"It is certainly not a turkey," Rubio countered at the time. "Just because a project maybe didn't go through the proper channels doesn't mean that it is unworthy of state funding."

Bush prevailed. The college didn't get ownership of the historic building until 2005.

The incident speaks to Rubio's interest in the building, but also to his history earmarking dollars for local projects, something that has fallen out of favor in Republican political rhetoric and been banned in Congress.

Still, it's what the Freedom Tower represents -- a beacon for people seeking a better life -- that Rubio will be channeling Monday. And with an older generation of Cuban Americans such as Mayor Regalado giving poignant recollections about the building's meaning, it's likely that's the message outsiders will remember.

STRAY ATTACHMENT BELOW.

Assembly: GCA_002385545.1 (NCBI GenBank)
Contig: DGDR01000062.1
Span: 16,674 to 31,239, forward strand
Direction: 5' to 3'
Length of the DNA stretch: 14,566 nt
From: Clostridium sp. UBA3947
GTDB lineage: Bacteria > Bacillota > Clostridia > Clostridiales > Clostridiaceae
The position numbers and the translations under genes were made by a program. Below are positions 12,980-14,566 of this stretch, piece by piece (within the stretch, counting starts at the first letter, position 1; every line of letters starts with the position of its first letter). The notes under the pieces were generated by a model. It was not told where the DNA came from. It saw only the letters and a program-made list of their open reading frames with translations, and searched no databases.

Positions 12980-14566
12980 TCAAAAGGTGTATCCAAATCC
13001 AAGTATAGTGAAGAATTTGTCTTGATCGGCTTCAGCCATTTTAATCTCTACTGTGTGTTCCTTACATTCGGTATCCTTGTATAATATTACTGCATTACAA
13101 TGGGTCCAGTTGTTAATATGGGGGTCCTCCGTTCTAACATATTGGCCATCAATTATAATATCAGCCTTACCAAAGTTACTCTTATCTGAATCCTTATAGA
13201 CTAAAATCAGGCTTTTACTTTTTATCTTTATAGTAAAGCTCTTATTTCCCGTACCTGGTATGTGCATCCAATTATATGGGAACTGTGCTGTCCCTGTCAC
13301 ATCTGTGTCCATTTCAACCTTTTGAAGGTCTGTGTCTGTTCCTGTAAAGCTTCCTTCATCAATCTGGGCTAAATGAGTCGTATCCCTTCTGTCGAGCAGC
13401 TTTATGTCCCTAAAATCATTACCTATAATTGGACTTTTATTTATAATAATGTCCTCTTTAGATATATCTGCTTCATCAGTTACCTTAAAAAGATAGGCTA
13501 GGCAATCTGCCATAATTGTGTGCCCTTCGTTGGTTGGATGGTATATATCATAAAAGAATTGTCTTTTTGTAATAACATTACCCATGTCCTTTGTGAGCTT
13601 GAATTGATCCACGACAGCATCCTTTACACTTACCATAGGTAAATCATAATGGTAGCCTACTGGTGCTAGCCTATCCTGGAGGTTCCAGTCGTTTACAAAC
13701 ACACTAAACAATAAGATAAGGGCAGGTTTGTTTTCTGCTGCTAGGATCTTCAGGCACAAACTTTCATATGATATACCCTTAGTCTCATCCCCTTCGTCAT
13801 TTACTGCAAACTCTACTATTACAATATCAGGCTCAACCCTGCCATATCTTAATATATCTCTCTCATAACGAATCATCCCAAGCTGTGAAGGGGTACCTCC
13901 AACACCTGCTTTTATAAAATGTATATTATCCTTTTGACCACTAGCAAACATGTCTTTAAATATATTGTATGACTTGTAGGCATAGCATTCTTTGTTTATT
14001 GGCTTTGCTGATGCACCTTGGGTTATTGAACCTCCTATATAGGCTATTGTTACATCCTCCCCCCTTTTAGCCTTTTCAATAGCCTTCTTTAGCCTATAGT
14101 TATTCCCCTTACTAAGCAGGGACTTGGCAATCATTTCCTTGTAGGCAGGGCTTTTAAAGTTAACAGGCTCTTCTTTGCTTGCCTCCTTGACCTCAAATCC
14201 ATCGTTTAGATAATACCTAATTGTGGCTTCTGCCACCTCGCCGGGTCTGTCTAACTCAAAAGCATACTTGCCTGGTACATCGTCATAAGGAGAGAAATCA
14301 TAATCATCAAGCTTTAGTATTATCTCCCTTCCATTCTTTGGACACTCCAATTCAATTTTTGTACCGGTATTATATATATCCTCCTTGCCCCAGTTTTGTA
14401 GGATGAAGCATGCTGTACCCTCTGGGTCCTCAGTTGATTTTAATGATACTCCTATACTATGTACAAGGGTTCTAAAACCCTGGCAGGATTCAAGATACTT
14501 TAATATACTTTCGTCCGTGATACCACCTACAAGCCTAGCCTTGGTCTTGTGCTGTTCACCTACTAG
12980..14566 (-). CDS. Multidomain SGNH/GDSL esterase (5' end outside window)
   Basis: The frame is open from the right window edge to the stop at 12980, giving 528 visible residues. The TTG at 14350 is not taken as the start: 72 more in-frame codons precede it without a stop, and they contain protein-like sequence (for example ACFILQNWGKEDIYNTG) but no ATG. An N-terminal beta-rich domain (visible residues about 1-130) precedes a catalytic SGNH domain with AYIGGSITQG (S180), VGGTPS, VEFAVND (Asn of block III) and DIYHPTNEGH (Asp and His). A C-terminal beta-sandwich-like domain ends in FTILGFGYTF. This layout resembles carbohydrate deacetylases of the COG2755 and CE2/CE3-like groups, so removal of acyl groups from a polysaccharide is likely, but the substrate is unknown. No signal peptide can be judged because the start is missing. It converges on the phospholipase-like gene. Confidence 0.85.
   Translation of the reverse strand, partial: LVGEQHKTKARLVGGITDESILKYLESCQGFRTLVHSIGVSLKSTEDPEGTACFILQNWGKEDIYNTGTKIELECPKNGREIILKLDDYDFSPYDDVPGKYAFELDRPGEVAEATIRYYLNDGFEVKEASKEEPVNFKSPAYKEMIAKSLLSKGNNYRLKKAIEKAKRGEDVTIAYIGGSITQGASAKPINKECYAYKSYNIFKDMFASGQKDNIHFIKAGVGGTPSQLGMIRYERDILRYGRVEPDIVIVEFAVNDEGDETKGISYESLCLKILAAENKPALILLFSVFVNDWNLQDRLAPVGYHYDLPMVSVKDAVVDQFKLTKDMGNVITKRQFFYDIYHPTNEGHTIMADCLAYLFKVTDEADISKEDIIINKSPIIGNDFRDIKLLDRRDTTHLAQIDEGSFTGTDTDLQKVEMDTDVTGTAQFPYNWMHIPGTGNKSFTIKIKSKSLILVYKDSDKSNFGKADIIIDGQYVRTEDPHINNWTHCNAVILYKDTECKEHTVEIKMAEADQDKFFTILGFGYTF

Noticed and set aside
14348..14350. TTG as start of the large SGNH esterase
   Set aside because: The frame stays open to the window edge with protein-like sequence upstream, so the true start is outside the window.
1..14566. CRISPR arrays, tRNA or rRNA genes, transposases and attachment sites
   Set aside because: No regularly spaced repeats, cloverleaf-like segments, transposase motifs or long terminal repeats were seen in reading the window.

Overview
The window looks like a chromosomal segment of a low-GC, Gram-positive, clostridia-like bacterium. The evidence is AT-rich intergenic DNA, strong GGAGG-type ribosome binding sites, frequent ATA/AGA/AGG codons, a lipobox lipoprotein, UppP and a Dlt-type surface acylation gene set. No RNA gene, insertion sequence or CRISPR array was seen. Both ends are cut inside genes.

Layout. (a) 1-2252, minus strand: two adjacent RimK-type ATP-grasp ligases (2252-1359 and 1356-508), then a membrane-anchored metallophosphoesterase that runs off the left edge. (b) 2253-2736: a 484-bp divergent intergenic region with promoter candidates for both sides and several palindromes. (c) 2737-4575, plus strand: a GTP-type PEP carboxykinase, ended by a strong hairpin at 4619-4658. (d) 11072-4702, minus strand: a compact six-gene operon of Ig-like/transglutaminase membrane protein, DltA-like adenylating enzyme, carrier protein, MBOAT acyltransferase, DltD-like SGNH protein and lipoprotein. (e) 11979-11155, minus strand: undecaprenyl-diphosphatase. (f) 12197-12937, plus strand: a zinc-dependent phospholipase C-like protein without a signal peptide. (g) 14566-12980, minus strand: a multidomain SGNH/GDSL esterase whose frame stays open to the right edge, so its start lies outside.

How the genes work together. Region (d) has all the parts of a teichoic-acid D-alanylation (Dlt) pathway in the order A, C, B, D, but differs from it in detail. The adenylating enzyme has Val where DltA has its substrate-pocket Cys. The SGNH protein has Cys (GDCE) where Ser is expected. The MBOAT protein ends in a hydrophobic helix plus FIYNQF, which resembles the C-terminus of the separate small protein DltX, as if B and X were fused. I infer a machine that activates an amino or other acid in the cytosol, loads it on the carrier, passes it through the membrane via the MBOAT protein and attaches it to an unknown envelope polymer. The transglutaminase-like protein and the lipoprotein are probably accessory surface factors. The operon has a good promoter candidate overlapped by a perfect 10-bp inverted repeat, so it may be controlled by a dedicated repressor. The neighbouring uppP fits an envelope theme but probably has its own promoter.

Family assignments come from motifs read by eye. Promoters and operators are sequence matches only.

Marco Rubio hopes relationships in early primary states pay off


He’s campaigned with Joni Ernst in Iowa, cut a TV ad for Kelly Ayotte in New Hampshire, befriended Jim DeMint in South Carolina and reminisced about growing up in Nevada.

Now Florida Sen. Marco Rubio must figure out how to turn his ties to the nation’s first four primary and caucus states into victories — or at least not failures — in the 2016 Republican presidential race.

In his four years in the Senate, Rubio has strategically built relationships and paid visits to crucial early states in the nominating contest, creating a base of support in case he ultimately decided to run. He has scheduled a campaign announcement for 5:30 p.m. Monday at the Freedom Tower in downtown Miami.

“I will announce whether I will run for president, re-election to the Senate — or commissioner of the National Football League,” Rubio said in jest Friday in a Nashville speech to the National Rifle Association. There was laughter. The NFL is “probably a little too powerful for me,” added the avid football fan.